Mount Forest Agricultural Society comes to an end after more than 160 years in community

Agricultural society board cites lack of volunteers, committee interest in fall fair for decision to dissolve

MOUNT FOREST – After 163 years in the Wellington North community, the Mount Forest Agricultural Society will cease to exist.

Rumblings of the society’s dissolution have been circulating for some time, but the news was officially confirmed in a March 31 letter to Wellington North council.

The society, responsible for the Mount Forest Fall Fair, discussed the future of the fair at a Jan. 11 meeting.

A shortage of volunteers and a lack of interest, according to the letter, threatened the future of the fair.

After searching for more volunteers, it was decided at a March 25 meeting to “dissolve” the board.

Society president John McPhee, reached by phone on May 18, told the Advertiser, “I’m not interested in talking to any reporters, period,” and hung up.

On a call back, McPhee would only say, “you can’t get help anymore; there’s no interest.”

He declined to answer more questions, suggesting the newspaper contact Kevin Horsburgh.

A society member since 1992, Horsburgh was reached by phone on May 19.

“People are just too busy,” he remarked — himself included.

“I got a farm, I got a full-time job, I got too much work to do. I’m getting older, too.”

Horsburgh told the board last November that he would be stepping back.

The idea of the fall fair was to promote agriculture and livestock, but Horsburgh said there has been fewer and fewer animals brought to the fair.

Attendance was also sparse at times and without community interest, there ceased to be much of a point.

“We had lots of fun times, don’t get me wrong,” he said. “It was a good thing to be involved in.”

Last year’s fair was the society’s last, bringing more than 160 years of fair history to a close.

“It’s a sad thing to come to an end, but the moral of the story is youth have to take over,” Horsburgh said.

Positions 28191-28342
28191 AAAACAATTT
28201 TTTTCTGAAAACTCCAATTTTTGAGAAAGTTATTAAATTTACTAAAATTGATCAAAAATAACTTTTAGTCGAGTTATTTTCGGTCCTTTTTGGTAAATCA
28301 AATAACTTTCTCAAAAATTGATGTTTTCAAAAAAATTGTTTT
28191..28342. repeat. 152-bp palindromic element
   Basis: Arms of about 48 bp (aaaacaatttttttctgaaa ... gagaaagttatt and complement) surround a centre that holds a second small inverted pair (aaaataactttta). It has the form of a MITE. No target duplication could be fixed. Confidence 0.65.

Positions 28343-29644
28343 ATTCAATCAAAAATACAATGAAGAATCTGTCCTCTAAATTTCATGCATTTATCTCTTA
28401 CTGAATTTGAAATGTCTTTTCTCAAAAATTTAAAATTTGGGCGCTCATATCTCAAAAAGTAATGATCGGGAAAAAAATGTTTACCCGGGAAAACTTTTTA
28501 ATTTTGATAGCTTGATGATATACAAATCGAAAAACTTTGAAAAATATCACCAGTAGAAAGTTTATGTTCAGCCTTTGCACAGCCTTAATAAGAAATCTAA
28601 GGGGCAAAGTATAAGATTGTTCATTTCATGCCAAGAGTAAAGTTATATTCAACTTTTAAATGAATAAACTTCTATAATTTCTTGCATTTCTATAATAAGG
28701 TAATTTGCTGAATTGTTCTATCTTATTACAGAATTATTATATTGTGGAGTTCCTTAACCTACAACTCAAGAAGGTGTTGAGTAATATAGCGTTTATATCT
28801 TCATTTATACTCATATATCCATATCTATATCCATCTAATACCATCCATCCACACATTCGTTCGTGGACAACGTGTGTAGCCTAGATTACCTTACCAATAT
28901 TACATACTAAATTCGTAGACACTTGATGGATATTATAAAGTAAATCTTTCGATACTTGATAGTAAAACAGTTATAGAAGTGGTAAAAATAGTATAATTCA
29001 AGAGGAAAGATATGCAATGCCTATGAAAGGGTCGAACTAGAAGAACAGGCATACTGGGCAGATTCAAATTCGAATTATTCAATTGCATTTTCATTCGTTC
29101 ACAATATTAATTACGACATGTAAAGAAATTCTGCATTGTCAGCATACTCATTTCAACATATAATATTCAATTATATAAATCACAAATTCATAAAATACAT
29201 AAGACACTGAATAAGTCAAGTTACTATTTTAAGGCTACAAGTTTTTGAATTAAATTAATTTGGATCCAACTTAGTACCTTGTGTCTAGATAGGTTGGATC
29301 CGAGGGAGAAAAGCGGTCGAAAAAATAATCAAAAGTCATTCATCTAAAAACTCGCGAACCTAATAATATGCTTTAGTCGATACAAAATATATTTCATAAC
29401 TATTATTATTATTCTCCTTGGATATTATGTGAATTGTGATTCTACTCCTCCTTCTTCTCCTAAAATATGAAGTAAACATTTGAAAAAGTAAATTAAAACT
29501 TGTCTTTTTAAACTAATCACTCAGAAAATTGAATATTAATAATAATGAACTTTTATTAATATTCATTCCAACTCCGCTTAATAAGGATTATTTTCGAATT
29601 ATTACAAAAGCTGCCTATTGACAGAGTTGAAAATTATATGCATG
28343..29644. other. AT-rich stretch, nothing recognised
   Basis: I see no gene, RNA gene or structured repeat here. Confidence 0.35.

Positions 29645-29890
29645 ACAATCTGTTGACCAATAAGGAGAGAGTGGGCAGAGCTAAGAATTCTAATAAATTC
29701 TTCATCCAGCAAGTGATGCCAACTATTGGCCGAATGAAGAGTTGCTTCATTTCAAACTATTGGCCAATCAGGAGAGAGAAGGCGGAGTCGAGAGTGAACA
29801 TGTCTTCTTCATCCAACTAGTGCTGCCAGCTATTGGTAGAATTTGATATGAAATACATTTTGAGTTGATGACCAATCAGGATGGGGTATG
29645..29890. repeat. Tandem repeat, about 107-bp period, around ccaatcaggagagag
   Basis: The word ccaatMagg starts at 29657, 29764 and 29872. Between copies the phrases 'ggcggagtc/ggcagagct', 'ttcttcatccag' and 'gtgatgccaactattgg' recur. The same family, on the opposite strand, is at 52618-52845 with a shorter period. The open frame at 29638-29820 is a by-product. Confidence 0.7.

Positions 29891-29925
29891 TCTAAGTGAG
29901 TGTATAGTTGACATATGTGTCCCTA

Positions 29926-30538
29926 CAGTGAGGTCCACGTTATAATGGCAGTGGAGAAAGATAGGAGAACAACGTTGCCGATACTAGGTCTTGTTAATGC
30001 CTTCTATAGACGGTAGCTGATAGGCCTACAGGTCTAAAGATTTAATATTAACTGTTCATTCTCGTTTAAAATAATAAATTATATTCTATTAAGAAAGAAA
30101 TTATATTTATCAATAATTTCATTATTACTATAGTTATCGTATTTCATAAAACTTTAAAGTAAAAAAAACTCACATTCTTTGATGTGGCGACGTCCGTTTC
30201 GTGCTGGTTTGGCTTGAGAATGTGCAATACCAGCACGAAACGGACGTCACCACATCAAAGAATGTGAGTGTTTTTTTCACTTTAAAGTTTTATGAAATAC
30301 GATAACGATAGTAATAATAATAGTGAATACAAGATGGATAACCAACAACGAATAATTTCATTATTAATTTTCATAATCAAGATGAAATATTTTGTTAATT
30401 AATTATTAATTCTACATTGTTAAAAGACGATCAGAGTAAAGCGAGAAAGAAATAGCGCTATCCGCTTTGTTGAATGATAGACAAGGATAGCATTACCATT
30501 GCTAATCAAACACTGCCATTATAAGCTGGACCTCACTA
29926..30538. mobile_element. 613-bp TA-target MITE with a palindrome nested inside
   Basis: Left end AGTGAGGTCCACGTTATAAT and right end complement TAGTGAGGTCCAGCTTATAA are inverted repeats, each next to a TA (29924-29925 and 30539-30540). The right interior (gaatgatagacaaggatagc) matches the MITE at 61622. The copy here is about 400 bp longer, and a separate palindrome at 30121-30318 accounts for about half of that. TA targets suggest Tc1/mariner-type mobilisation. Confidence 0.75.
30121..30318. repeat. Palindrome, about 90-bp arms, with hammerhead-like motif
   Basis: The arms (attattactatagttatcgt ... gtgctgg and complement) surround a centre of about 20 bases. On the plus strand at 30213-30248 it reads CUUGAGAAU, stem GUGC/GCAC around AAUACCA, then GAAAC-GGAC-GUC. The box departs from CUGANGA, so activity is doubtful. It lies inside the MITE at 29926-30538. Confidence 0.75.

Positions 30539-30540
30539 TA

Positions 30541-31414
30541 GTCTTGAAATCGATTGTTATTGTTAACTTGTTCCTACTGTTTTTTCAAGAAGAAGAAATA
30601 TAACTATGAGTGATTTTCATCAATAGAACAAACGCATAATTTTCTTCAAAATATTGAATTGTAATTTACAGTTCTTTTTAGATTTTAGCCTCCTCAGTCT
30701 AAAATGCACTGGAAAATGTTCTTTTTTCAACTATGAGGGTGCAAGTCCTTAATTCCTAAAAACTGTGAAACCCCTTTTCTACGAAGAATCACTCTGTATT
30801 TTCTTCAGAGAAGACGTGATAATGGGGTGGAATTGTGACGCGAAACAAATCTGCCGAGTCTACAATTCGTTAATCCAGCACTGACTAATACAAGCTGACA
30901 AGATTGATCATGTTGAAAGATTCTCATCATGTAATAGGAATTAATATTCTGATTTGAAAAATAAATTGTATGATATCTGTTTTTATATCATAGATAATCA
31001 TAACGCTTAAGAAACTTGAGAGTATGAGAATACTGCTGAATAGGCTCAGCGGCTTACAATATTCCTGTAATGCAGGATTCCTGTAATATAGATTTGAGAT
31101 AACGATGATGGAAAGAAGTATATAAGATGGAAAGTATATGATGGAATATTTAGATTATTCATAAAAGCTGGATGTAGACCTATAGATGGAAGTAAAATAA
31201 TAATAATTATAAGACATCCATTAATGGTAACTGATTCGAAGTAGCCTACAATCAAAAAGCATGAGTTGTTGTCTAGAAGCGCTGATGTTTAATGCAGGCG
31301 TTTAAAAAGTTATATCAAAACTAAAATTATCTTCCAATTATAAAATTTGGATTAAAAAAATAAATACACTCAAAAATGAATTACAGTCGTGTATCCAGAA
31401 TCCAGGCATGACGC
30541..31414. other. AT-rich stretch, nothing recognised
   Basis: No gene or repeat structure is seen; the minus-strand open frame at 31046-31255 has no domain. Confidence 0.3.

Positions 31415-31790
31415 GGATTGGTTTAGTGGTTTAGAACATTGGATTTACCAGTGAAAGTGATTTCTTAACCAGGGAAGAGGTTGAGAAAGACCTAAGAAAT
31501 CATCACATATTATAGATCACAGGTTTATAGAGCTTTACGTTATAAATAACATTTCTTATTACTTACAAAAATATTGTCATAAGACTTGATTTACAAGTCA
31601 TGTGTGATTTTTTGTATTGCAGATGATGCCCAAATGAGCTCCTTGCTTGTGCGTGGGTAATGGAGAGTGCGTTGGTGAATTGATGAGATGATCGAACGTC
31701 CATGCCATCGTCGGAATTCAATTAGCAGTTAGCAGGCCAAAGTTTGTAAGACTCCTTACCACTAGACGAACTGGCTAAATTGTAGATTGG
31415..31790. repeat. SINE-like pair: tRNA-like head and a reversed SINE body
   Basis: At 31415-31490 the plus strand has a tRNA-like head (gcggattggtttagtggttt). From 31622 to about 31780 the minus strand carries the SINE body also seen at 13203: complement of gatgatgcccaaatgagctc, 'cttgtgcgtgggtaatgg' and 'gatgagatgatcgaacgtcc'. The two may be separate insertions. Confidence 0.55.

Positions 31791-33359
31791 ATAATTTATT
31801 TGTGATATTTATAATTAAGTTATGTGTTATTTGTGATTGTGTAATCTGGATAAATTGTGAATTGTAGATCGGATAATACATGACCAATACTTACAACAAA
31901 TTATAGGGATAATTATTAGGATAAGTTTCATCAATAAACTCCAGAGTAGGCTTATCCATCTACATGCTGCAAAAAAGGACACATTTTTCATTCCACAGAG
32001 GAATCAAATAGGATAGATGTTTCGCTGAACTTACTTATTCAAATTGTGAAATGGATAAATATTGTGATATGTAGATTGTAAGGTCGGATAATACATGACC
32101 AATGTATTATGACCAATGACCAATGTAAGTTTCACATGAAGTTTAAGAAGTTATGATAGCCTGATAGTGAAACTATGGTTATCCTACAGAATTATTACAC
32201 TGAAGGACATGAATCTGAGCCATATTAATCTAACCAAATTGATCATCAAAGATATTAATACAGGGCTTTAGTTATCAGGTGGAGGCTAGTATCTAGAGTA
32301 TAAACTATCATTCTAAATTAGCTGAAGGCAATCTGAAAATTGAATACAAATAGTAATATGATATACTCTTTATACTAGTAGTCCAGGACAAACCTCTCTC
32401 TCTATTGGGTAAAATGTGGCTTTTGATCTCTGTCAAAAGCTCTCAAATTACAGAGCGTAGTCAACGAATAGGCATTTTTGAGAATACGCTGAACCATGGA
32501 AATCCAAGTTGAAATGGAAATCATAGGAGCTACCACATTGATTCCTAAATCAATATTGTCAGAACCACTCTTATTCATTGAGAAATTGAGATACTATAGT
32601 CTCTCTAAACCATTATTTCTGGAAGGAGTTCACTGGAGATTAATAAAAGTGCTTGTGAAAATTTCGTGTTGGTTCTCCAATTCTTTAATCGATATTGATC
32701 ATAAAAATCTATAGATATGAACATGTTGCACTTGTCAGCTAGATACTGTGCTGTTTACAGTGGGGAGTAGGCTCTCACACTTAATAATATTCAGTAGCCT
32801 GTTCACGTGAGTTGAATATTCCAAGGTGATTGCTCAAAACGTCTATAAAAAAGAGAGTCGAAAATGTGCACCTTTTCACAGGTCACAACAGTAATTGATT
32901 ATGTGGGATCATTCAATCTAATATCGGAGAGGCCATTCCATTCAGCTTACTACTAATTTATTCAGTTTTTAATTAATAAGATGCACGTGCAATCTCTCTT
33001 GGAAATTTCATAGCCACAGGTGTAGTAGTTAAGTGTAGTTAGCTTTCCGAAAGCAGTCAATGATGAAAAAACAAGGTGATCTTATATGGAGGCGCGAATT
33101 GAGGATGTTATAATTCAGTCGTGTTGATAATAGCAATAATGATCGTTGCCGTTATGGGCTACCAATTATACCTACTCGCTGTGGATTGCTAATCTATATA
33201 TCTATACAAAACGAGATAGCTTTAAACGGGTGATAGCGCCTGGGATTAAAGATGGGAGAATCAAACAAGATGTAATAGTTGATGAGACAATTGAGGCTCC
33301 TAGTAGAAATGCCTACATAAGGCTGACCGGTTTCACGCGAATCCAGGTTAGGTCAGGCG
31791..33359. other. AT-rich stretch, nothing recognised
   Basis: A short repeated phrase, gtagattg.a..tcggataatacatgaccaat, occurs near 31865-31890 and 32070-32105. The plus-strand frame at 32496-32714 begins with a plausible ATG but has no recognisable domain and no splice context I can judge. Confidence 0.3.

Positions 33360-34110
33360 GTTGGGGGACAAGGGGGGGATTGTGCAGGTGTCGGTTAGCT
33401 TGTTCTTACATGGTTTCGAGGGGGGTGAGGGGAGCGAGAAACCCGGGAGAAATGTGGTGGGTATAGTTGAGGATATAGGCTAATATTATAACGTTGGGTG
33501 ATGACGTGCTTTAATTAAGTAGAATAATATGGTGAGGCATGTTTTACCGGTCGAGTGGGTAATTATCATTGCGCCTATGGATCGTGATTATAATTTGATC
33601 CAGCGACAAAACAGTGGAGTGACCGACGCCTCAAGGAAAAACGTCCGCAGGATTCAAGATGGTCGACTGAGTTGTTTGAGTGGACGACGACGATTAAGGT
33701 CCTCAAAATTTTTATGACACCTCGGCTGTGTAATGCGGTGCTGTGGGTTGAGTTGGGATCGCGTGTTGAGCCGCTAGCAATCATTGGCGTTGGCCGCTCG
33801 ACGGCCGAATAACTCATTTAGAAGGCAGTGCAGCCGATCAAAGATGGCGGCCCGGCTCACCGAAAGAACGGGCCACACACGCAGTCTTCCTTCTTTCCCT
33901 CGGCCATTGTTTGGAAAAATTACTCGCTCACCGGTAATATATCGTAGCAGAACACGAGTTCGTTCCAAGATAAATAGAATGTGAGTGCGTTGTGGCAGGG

Now the board is working on an arrangement with the township to see the society’s buildings, including an announcer stand, office and two barns, donated and used by the community and John McPhee, who operates McPhee Auctions with David McPhee.

It’s not yet clear what such an agreement would entail.

Wellington North staff have expressed concern with allowing the society’s buildings – should they be donated to the township – to be used for auctions because the township’s use of the buildings would be limited.

“I can’t see doing anything else with them except for using it for our own storage,” said councillor Steve McCabe at a May 8 meeting.

Councillor Sherry Burke said it’s sad to see the society disbanding, and she hopes the land will continue to be used for a community purpose.

“I think they should be utilized for our township and to be enjoyed by the public,” councillor Penny Renken said of the buildings.

“It certainly is sad to see the end of a very long era,” Mayor Andy Lennox remarked.

Council directed staff to return with a plan for how the township-owned property, and the society-owned buildings could be used in the future.

A society-township lease agreement for the property ends next year on March 31, with council agreeing to a request to cut the lease short by about five months.